HEREDITY & EVOLUTION
Page No. 143 & 147
1. If a trait A exists in 10% of a population of an asexually reproducing species and a trait B exists in 60% of the same population, which trait is likely to have arisen earlier?
Ans: Trait B as it is present in more members of the population. It must have arisen earlier and has now spread to 60% of the population. whereas trait A is new and has spread to only 10% of the population.
2. How does the creation of variations in a species promote survival?
Ans: The variations ensure that the survival of the species as they allow the members of the population to adapt to the changing environment and conditions. The species are more suitable to the changing environment. Thus continuity of the species is maintained.
For example, bacteria variants which can withstand tolerate heat will survive better in a heatwave than variants which cannot heatwave. It proves that the creation of variations in a species promotes survival.
1. How do Mendel’s experiments show that traits may be dominant or recessive?
Ans: The factor which expresses itself over the other is called a dominant trait/factor.
Example: In the F2 generation of pea plants, the factor for tallness (T) is expressed in 75% individuals is called as dominant factor.
The factor which remains hidden or concealed in the generations is called recessive trait/factor.
Example: In the F2 generation, the factor for dwarfness (t) is expressed in 25% individuals which are remained hidden so it is called a recessive factor.
2. How do Mendel’s experiments show that traits are inherited independently?
Ans: According to the law of independent assortment “When two pairs of traits are combined in a hybrid, segregation of one pair of characters is independent of the other pair of characters”. Mendel took two pairs of alternative expressions of two traits of a pea plant and crossed them. The F1 progeny showed only the dominant two characteristics among each pair. The F2 progeny had phenotypes similar to parents but also new phenotypes that did not exist in the parents. This indicates that pairs of alternate characteristics behave independently of the other pair and are thus inherited independently of each other.
3. A man with blood group A marries a woman with blood group O and their daughter has blood group O. Is this information enough to tell you which of the traits – blood group A or O – is dominant? Why or why not?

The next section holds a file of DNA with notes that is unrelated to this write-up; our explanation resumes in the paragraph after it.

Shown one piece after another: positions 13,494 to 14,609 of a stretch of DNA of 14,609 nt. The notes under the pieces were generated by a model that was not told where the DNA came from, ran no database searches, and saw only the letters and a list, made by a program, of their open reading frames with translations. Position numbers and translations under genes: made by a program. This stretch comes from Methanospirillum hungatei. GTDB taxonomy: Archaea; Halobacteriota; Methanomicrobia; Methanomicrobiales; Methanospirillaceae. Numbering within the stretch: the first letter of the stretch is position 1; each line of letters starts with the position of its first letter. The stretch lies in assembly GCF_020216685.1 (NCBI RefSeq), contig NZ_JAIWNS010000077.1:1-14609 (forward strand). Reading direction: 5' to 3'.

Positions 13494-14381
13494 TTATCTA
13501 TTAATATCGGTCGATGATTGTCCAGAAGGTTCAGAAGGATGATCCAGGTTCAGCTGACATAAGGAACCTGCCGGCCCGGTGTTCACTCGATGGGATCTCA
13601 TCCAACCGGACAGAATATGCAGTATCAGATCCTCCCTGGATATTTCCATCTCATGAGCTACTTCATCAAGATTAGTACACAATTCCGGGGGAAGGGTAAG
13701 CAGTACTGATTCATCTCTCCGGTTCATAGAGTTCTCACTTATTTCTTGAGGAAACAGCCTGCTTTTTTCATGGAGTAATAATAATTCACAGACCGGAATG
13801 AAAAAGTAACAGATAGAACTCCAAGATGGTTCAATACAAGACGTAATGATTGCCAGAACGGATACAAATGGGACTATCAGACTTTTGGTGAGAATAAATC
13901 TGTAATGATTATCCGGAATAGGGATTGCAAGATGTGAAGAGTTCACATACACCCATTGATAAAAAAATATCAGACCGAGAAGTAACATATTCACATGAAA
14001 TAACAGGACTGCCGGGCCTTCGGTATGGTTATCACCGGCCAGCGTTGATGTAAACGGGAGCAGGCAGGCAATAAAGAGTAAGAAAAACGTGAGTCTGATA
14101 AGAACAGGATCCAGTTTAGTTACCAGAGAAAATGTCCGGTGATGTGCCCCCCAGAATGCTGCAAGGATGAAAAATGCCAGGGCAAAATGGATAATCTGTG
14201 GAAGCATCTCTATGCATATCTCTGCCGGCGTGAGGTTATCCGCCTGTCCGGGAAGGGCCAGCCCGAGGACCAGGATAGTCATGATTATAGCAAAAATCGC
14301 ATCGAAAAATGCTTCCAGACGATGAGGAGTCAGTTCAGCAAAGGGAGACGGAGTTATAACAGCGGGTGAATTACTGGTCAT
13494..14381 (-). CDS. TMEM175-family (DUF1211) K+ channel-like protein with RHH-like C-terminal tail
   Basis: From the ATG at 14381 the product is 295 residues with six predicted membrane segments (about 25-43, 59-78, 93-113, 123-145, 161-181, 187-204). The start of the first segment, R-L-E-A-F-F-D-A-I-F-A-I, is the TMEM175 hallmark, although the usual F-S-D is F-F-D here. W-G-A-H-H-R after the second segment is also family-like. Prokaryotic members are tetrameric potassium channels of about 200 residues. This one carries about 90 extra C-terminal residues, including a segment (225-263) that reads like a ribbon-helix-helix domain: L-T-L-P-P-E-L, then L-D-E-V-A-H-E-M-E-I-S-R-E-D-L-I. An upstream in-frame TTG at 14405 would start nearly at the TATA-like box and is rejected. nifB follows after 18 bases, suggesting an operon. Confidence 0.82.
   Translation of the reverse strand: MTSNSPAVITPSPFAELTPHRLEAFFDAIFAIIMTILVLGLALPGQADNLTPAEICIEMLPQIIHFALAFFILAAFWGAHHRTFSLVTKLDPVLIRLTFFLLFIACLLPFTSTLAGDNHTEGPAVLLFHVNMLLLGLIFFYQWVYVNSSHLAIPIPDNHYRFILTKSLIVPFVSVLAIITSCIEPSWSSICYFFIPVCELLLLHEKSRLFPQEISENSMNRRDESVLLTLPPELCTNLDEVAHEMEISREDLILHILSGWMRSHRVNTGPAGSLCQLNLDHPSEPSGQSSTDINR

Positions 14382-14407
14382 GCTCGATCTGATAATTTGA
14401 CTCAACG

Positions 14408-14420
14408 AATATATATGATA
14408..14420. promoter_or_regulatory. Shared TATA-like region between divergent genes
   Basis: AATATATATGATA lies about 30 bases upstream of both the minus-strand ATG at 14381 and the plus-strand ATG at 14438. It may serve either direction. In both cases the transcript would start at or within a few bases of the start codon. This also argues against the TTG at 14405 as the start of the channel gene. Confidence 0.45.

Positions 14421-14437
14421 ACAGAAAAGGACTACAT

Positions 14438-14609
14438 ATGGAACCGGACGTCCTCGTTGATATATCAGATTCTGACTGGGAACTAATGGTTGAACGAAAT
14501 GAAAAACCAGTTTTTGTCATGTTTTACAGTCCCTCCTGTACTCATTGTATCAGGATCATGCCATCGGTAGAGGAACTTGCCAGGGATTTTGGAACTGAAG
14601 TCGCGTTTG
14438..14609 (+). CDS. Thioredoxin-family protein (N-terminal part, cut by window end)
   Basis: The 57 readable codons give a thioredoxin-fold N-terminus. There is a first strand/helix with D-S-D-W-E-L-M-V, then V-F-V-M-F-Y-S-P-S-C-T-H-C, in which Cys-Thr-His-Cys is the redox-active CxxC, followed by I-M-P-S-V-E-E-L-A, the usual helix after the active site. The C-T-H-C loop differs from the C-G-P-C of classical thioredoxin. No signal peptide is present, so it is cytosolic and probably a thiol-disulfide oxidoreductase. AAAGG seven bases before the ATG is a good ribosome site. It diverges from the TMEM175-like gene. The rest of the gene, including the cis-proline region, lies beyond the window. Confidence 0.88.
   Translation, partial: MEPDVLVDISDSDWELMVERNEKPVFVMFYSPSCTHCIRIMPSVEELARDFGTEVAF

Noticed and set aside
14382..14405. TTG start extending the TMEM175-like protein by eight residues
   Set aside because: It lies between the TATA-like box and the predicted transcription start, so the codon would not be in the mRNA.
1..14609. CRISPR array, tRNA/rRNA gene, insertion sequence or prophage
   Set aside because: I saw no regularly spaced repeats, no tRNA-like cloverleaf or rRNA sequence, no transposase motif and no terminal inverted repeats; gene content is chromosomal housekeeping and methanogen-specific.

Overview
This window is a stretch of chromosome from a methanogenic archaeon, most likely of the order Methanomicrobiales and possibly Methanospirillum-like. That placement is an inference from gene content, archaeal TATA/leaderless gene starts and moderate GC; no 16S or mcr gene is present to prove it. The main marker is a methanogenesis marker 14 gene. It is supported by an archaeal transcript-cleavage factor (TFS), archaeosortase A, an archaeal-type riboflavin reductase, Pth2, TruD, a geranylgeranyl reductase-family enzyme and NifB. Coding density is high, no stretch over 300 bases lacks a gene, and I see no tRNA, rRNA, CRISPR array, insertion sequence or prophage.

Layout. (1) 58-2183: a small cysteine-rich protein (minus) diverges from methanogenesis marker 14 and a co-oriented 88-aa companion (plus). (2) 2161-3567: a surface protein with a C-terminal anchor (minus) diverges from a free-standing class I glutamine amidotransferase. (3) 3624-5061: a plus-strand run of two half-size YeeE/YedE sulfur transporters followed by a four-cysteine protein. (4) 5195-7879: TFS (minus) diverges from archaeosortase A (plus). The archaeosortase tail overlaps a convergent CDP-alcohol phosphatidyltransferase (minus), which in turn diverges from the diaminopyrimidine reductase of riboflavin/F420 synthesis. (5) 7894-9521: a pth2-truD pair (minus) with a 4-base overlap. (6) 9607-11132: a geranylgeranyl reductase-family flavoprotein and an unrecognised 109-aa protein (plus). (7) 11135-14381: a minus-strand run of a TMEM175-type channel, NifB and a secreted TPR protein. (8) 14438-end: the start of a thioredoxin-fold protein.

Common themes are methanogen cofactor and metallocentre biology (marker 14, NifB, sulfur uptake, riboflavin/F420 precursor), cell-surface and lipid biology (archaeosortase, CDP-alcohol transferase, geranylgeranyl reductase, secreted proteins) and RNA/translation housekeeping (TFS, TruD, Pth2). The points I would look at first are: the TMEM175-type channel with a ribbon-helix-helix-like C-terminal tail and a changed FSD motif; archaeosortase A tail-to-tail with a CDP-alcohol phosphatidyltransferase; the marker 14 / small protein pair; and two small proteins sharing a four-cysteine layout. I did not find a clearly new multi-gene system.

Ans: The given information is not enough to tell us which of the traits - blood group A or O is dominant. In blood heredity, blood Type A is always dominant and blood Type O is always recessive. Here, the father’s Blood group can be AA (homozygous) or AO (heterozygous) genotypically, whereas that of the mother can be OA or OO. For daughter to be born with blood group O, she must receive O type gene one each from the father and mother. For this father must have a heterozygous AO blood group and the mother must have a homozygous blood group OO.
4. How is the sex of the child determined in human beings?
Humans show XY type of sex determination mechanism.
Out of 23 pairs of chromosomes, 22 are autosomes (same in both males and females).
Females have a pair of X chromosomes.
Males have an X and a Y chromosome.
During spermatogenesis Males produce two types of gametes with equal probability - sperm carrying either X or Y chromosome.
During oogenesis females produce only one type of gamete having X chromosome.
An ovum fertilized by the sperm carrying X-chromosome develops into a female (XX) and an ovum fertilized by the sperm carrying Y-chromosome develops into a male(XY).
Page No. 150
1. What are the different ways in which individuals with a particular trait may increase in a population?
Ans: Individuals with a particular trait may increase in population through; Natural selection - Variations brought during the course of time. Genetic drift - Accidental changes in the frequency of some genes in a population. Mutation - A sudden change in the genetic material of an organism in a population.
2. Why are traits acquired during the lifetime of an individual not inherited?
Ans: The traits acquired during the lifetime are changes in the non-reproductive cells of the organism and are not capable of being inherited onto the next generation. Changes that occur in the DNA of germ cells (sex cells) are only inherited.